FOX entertainment chairman Kevin Reilly resigns
In the midst of an ambitious plan to reinvent the way the broadcast networks operate, FOX entertainment chief Kevin Reilly ran into a very traditional problem: not enough hits. So the man who wanted to cancel pilot season and seasonal scheduling has instead resigned from the network, effective immediately.
“21st Century Fox is a great company that has provided me with choice seats at the head table of pop culture over two very rewarding stints both at FBC and FX," Reilly said in a statement, "and I am grateful to have benefited from the leadership of Peter Rice, Chase Carey and Rupert Murdoch,” said Reilly. “Peter and I have been discussing this transition for a while, and now with a robust new slate of programming for next season and strength in the FBC ranks, it felt like the timing was as right as it could be. I couldn't be more thankful to my team – a group of creative, tireless and fun people whose fellowship I will miss.”
No replacement has been named yet; for the moment, Reilly's pre-existing team will report to Rice (who briefly ran the network himself before being moved further up the News Corp ladder).
Reilly is a smart man who's been in at the ground floor of a lot of major television breakthroughs. He was a development executive who worked on both "ER" and "The Sopranos" at an early stage, was helping to run FX when "The Shield" launched, was president of NBC when "The Office," "Friday Night Lights" and "30 Rock" were greenlit, and has been in his current post at FOX since 2007, where he took advantage of the "American Idol" cushion to experiment with shows like "Glee" and earlier this year at the Television Critics Association winter press tour delivered a monologue about his desire to kill the obsolete idea of producing all your pilots in a short window in late winter and early spring. (At the end of a letter he sent to FOX employees explaining his decision to resign, Reilly added, "P.S. – Don't go back to pilot season!")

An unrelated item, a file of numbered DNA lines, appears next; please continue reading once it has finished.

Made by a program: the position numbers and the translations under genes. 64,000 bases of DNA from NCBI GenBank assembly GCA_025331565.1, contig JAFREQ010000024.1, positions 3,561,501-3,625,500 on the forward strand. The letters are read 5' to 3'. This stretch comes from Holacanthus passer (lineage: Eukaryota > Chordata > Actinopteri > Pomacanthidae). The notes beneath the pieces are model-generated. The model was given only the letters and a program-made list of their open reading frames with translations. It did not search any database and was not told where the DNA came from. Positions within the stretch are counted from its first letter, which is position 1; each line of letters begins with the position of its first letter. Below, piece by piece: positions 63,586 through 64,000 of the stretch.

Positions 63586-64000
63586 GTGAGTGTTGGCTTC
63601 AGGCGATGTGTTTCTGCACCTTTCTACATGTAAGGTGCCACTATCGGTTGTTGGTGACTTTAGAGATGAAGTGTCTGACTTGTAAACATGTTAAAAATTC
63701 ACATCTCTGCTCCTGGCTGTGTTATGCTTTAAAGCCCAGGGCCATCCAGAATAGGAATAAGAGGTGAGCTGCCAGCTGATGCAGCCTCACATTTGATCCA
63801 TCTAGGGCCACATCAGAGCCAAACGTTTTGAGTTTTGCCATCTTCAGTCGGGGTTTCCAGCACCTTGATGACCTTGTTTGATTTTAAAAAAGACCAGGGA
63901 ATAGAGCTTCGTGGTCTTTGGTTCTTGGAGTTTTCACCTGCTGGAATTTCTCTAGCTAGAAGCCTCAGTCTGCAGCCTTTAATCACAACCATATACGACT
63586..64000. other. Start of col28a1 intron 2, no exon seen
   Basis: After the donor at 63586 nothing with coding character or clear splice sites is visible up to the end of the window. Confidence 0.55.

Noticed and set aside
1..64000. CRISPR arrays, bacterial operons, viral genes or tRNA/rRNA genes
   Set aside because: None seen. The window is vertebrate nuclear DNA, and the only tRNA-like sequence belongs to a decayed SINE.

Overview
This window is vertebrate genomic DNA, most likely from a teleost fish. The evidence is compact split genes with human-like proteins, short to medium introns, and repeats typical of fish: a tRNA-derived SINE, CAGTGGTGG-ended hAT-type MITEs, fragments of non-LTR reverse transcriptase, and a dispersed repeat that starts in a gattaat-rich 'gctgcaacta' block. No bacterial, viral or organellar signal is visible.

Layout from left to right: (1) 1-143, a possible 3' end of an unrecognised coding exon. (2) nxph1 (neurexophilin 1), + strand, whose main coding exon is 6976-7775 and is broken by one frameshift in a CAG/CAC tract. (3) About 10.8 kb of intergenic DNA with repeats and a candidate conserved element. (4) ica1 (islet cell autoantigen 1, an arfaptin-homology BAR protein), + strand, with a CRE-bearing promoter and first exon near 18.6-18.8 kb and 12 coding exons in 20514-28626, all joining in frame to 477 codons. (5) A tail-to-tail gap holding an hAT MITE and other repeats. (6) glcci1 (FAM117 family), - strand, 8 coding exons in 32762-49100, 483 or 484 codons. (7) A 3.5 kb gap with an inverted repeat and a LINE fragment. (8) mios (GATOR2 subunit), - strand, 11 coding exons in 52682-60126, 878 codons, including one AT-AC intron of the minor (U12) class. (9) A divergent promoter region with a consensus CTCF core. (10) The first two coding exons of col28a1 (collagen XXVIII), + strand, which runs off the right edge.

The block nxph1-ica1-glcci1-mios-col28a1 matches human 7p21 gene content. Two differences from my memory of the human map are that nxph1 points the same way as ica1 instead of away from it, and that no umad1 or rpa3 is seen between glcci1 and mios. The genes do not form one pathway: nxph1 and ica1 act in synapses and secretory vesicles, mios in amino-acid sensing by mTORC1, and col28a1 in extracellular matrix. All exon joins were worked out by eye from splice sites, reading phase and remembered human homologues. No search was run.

But with "Idol" proving increasingly mortal this year, with one-time hits like "Glee," "New Girl" and "The Following" all shedding viewers, and with only three of this season's new shows returning for next year ("Sleepy Hollow," "Brooklyn Nine-Nine" and "Masterchef Junior"), Reilly's position was becoming less tenable.
As he acknowledged the ratings struggles of those and other shows, Reilly also said he had approval from on-high in News Corp to abandon pilot season, do more year-round scheduling, etc., and that everyone at the company understand this would be a process that would take years to fully implement. The subtext seemed to be that Reilly would be around to oversee that process, even if the network was struggling in the present-tense ratings. Instead, he's gone, and we'll see if whoever his successor is will have the authority and/or the desire to stick with those initiatives.